What If You Invested $10,000 Every Year For the Last 10 Years? 2008-2017 Edition

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keepcalmInstead of just looking at one year of returns, here’s an annual exercise that helps you look at the bigger picture. You may know the 10-year historical return of the S&P 500, but most of us didn’t just invest a big lump sum of money a decade ago, and most of us don’t just invest in the S&P 500.

Investment benchmark. There are many possible choices for an investment benchmark, but I chose the Vanguard Target Retirement 2045 Fund. This all-in-one fund is low-cost, highly-diversified, and available in many employer retirement plans as well open to anyone with an IRA. In the early accumulation phase, this fund is 90% stocks (both US and international) and 10% bonds (investment-grade domestic and international). I think it’s a solid default choice where you could easily do worse over the long run.

Investment amount. For the last decade, the maximum allowable contribution to a Traditional or Roth IRA has been roughly $5,000 per person. That means a couple could put away at least $10,000 a year in tax-advantaged accounts. If you have a household income of $67,000, then $10,000 is right at the 15% savings rate mark.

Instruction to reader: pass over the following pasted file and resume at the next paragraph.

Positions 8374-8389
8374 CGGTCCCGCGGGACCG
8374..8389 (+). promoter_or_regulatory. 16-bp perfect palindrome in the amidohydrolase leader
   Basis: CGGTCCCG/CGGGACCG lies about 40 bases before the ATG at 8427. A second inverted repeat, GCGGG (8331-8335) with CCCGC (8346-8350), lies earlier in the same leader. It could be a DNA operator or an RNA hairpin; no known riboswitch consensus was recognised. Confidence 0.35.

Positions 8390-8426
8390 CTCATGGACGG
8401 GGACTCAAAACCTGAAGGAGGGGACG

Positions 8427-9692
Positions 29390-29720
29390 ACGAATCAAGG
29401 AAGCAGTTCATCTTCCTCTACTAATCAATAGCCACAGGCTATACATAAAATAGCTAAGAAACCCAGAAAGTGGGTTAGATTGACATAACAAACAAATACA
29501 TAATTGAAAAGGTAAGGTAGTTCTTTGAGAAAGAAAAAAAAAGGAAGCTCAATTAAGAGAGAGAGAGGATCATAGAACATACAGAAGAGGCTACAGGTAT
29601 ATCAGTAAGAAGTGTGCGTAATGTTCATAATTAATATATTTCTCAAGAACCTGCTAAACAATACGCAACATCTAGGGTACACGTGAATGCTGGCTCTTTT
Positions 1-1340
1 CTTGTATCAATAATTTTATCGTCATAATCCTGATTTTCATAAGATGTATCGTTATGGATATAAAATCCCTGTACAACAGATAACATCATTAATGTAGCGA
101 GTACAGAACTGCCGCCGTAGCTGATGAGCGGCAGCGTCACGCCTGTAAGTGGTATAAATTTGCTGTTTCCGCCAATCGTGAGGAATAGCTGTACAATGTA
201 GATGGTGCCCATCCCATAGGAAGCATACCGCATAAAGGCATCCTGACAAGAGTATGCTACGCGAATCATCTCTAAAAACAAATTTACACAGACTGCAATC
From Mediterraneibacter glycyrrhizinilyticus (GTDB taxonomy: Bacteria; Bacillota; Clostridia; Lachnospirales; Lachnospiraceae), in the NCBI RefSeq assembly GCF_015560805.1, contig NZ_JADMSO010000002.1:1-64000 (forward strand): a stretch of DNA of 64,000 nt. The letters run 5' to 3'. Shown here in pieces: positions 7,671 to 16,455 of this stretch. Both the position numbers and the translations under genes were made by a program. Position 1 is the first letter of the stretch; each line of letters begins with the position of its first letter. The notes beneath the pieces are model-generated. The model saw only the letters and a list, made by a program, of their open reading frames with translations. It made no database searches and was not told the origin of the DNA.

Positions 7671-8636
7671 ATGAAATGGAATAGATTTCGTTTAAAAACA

A decade of real-world savings. To create a simple-yet-realistic scenario, what would have happened if you put $10,000 a year into the Vanguard Target Retirement 2045 Fund, every year, for the past 10 years. You’d have put in $100,000 over time, but in more manageable increments. With the handy tools at Morningstar and a quick Google spreadsheet, we get this:


For every $10,000 you put in annually over the last 10 years, you would have a ~$80,000 investment gain on top of the $100,000 in contributions. For example, if you were a couple that both maxed out their 401k and IRAs at roughly $20k each or $40k total per year, that would leave you with a gain of roughly $360,000 over the last decade (and a total balance of $760,000).

Some of that money was invested right before the crash in 2008/2009, and some has only been in the market for a few years. $10,000 invested in the beginning of 2008 would have dropped down to $5,500 in value before the rebounding. Not every year will turn out to be as good as this year, but taking it all together provides a more balanced picture.